The Valuentum process doesn’t quite fit the definition of momentum (following the crowd/trend) because it is grounded in robust discounted cash-flow analysis and cash-based sources of intrinsic value, and it also doesn’t suffer from overconfidence bias that some value investors fall into when buying stocks that collapse, believing that they are somehow cheaper just because their price has fallen. The value of the stock could have fallen even more, and the stock could be more expensive, despite the share-price slide. In some ways, the Valuentum approach, is counter-contrarianism (this might be a new word we just created).

Quite simply, we’re not pure value investors, per se; we’re Valuentum investors. Unlike some of the value investor greats like Oaktree’s Howard Marks, we don’t like buying “falling knives,” as they can get even the smartest investors into trouble. Here’s how Marks thinks about “falling knives” in his book The Most Important Thing Illuminated (2):

The one thing I’m sure of is that by the time the knife has stopped falling, the dust has settled and the uncertainty has been resolved, there’ll be no great bargains left. When buying something comfortable again, its price will no longer be so low that it’s a great bargain…It’s our job as contrarians to catch falling knives, hopefully with care and skill (page 121).

That’s just not how we view things. There are far too many examples from Kinder Morgan (KMI) and General Electric (GE) and beyond, where too many investors thought shares were cheaper just because the market punished them severely (and they just kept falling). The value of the enterprise on the basis of its cash-based sources of intrinsic value is going to act as the anchor to the share price over time, and that means that falling prices of even good companies can sometimes become value traps. We think waiting for technical/momentum indicators to turn higher is a much more prudent approach.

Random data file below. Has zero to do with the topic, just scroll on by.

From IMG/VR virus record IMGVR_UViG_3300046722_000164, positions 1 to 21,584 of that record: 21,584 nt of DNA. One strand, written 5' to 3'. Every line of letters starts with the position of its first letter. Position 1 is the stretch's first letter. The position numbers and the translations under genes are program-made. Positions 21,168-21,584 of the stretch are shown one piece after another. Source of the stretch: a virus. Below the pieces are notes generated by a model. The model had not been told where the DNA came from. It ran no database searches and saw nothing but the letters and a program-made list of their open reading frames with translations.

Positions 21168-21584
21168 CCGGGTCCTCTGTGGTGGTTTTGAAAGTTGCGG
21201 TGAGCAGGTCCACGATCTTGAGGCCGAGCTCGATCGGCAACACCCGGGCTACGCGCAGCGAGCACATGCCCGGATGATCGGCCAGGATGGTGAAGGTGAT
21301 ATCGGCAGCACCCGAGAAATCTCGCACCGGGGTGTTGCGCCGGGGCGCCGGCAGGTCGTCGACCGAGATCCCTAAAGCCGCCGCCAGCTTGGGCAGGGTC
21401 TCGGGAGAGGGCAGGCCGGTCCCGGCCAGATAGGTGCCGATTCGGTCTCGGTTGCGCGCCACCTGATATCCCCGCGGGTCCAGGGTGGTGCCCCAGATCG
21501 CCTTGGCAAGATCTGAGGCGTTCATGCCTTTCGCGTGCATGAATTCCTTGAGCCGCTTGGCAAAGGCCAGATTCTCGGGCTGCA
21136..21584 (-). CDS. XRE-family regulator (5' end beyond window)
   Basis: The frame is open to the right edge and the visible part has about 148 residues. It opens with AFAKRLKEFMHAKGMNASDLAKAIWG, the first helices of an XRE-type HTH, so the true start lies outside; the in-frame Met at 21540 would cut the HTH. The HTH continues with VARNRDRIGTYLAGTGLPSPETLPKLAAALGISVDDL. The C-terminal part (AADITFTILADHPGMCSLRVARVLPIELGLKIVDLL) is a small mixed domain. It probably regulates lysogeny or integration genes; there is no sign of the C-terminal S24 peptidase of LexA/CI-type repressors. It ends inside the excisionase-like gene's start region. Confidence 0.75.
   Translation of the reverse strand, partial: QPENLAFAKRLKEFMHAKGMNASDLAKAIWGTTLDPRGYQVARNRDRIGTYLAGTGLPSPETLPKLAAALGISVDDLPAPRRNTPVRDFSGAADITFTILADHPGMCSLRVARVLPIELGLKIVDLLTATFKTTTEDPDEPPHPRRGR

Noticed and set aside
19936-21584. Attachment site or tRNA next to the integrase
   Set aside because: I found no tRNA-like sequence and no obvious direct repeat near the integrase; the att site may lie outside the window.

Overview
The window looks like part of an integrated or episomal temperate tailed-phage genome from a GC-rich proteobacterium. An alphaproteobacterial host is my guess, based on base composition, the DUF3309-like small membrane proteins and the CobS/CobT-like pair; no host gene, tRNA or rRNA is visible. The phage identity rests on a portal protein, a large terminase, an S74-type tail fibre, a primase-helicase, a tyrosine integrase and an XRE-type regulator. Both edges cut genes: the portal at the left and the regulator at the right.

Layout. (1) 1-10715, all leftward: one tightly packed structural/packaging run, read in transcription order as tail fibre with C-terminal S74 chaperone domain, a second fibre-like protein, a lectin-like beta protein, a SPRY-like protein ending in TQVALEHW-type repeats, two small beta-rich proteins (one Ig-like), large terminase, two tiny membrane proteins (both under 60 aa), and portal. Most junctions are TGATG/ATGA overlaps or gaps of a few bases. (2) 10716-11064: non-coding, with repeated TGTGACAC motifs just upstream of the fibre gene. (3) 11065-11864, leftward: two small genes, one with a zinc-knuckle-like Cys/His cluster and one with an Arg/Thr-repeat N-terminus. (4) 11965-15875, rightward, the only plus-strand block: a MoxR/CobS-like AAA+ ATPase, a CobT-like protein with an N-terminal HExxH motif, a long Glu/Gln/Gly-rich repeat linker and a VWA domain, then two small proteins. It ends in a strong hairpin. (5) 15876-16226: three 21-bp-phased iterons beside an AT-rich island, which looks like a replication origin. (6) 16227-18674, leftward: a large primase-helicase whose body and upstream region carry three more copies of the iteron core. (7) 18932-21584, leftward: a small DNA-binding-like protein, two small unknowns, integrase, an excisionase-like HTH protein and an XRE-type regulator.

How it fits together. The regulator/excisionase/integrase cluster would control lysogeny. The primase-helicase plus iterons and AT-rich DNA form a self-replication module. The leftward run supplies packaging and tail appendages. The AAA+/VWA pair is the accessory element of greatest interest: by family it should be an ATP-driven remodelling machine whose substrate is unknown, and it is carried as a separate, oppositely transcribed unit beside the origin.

Now back to Altria. The company took a big gamble on JUUL Labs a couple years ago, taking a 35% stake in the e-cigarette maker at an estimated valuation of about $38 billion at the time. In late October 2020, Juul reduced its valuation to about $10 billion, and more recently has had to cut a large chunk of its workforce. Altria’s intrinsic value has taken a big hit as a result, too. The uncertainty of the legal issues surrounding the sale of youth-friendly flavored cigarettes, the outbreak of vaping-related lung illnesses, among other litigious considerations have been a thorn in the side of JUUL. Frankly, we didn’t like the purchase of JUUL from the beginning. Here’s what we wrote in December 2018, almost two years ago now, “Parting with Altria on News of Stake in JUUL:”

We’re parting ways in both the simulated Best Ideas Newsletter portfolio and simulated Dividend Growth Newsletter portfolio with one of the best-performing companies in history, Altria. We’re not unhappy with the performance of the company, but as soon as we said we were okay with some of its share-price weakness, it seemingly rushed out and deployed capital that would have been better used to support the dividend. We think Altria’s operating assets are starting to make for a convoluted company with ownership stakes in entities that may now only cloud the view of other analysts measuring value. GE fell into the same trap a few years ago. We’re out and not looking back.